Friday, April 11, 2014

Progression Infinity

There's a fairly new website called CoachYouthTennis. It has lots of great info for coaches of all
I use the heck outta my spots
levels. Great for parents, too, who are new to tennis and want some perspective on what they may be seeing during their player's lessons.

As per my usual, I will be mining the info there and testing it on court. Today's post is a complete lesson plan as opposed to a single standalone activity. It has been battle tested recently and I am very pleased with the results. My students enjoyed it thoroughly. I used it in a private lesson as well as in a group lesson with 9 red ballers and also 6 orange ballers (two different clinics, natch). Worked great all times. You will need some spots or some way to mark the court.



Warm up and cool down as you please, but here's the meat of the lesson:

Throw down some spots on each side of the net, roughly at net position; then halfway between net position and service line; then at service line; and finally at baseline. If you are using the full 78-foot court, put one more spot between service line and baseline.

Players are in at least two groups, or multiple groups of pairs, across each other from the net. Before activity begins, determine a number by rolling dice, playing card, or randomly chosen by player or coach. Should be a single digit number. In our example, we will use 5.

Players start by tossing and catching ball across net from each other. Toss underhand; catch in air or after one bounce. After 5 completions, players yell, 'Tennis!' and high-five each other at the net. This part is important as it lets the other players know how everyone is progressing and ups the stakes. Anyway - after the 5 completions, both players move back one spot and repeat. First team with 5 completions from the baseline wins.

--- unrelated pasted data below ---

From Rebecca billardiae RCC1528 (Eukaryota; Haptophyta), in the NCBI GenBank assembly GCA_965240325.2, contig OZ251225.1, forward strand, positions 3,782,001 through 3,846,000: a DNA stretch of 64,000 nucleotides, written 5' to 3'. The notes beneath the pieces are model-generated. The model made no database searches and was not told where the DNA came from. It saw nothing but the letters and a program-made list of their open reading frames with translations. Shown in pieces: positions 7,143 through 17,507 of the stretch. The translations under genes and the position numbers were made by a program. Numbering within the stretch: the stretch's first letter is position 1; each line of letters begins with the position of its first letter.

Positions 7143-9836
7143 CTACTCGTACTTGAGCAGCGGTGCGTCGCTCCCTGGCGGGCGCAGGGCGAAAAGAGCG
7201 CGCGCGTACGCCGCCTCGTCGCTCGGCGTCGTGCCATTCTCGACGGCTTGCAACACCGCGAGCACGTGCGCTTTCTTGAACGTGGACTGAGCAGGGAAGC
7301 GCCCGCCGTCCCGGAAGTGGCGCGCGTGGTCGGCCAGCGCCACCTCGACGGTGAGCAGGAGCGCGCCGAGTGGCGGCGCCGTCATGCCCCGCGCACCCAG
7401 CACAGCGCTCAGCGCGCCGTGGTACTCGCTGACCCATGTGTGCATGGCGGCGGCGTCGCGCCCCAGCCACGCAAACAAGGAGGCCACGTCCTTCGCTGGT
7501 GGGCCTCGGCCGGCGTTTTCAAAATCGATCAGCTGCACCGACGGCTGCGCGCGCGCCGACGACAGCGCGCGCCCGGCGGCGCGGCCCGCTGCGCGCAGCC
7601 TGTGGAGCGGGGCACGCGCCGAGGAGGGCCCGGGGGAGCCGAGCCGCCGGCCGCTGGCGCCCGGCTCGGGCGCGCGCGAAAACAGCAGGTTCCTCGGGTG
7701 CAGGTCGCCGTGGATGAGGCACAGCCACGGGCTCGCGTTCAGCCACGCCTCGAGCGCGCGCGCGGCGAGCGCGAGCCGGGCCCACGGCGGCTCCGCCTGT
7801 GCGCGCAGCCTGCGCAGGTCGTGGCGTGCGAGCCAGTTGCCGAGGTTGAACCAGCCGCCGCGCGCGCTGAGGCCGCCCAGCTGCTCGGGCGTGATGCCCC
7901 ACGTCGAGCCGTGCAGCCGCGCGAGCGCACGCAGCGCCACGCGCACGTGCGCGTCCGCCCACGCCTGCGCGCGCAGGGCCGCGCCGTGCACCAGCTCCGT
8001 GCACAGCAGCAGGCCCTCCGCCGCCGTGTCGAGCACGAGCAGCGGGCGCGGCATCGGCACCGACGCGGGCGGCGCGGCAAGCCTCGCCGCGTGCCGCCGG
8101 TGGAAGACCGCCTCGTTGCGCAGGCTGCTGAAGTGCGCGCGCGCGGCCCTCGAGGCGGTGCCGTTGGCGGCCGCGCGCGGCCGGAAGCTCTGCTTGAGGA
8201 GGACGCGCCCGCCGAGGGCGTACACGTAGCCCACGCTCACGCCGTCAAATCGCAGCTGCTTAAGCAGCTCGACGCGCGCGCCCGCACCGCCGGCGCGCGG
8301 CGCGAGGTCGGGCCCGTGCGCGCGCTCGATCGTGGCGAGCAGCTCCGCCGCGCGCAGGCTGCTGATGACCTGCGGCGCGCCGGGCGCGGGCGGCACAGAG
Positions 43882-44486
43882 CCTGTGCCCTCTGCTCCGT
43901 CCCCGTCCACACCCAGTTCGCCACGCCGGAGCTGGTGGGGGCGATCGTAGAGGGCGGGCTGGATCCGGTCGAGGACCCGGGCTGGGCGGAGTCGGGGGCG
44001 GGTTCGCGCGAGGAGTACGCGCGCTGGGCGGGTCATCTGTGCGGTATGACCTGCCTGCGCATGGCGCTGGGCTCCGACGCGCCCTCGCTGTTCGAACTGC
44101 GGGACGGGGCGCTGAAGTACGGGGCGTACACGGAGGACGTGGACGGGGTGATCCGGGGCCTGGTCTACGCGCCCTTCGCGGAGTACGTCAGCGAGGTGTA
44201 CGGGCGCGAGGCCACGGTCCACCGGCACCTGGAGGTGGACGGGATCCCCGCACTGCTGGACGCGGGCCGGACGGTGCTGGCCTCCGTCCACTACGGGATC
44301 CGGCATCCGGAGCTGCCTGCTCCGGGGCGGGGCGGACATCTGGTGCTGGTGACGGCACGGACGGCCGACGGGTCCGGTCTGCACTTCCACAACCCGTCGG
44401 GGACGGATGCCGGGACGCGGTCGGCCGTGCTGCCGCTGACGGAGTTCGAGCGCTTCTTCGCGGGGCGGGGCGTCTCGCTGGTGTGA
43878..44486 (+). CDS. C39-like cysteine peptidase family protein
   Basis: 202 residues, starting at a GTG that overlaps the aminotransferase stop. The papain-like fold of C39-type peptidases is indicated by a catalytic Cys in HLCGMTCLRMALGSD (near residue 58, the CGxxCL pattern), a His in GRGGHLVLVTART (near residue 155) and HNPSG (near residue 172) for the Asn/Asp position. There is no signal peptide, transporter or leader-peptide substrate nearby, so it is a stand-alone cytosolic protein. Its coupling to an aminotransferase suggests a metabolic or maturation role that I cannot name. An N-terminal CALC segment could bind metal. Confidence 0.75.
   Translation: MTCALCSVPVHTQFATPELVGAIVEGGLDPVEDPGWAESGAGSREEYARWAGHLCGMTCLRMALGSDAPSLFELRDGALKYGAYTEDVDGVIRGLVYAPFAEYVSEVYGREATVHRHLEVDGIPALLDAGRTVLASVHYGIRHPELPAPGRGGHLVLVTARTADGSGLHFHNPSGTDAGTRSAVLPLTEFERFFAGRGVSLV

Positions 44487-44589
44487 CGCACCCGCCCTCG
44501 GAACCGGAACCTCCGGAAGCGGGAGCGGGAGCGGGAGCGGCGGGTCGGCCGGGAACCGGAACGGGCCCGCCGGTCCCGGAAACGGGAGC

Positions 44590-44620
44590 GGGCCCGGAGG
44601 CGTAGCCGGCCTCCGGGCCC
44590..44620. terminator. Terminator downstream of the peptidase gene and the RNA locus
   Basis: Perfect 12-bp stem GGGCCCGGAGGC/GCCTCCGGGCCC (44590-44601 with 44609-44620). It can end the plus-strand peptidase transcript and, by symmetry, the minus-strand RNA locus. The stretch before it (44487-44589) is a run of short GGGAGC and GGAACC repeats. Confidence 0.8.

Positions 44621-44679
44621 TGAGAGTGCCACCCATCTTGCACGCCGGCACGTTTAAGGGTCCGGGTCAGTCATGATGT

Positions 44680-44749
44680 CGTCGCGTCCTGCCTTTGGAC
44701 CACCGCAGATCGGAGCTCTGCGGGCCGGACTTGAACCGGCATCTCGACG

Now that everyone has mastered tossing/catching, we move on to trapping the ball. Players hold racquet out to the forehand side. Coach, or player partner if old enough, underhand tosses ball across net. Trapping player traps the ball on their strings with their non-dominant hand after bounce. Completions-yelling 'tennis'-high fives ensue; advance to baseline ensues.

Round three progresses to actual rallies. For young players who may not be ready to rally, coach feeds ball and player hits it over the net and into play. Completions-yelling 'tennis'-high fives ensue. Once this round is complete, you should be about at the end of a one hour clinic. Wrap up with some match play.

In my orange ball class with six students, there was much excitement and yelling when one team neared the baseline and completion of the final level of tossing/trapping/hitting. Overall a fun and productive afternoon on court.

Endless variations:

  • I use fuzzy dice to determine the random number to be completed. Different player rolls dice before every round. No dice?  No problem. Choose a number and stick with it the entire lesson.
  • Smaller groups - I rotate partners frequently so no one feels they are 'stuck' with anyone else.
  • Larger groups - rotate different players in, taking turns doing the catching/trapping. So for example if you have 12 kids, create two teams of 6 or three teams of 4. One player from each team tosses; others across the net take turns completing the task. They are working together as a team, so they only need 5 completions total, not five per player.
  • Work on whatever shot needs work on - forehands, backhands, serves, etc. I especially like the trapping challenge when working on backhands.
  • If you are low on spots, have players start at net position. After each successful completion, they may use their racquets to measure off one racquet length back and move back that amount. This may take longer than the spot method, but you will be surprised how meticulous they are about measuring off that racquet length!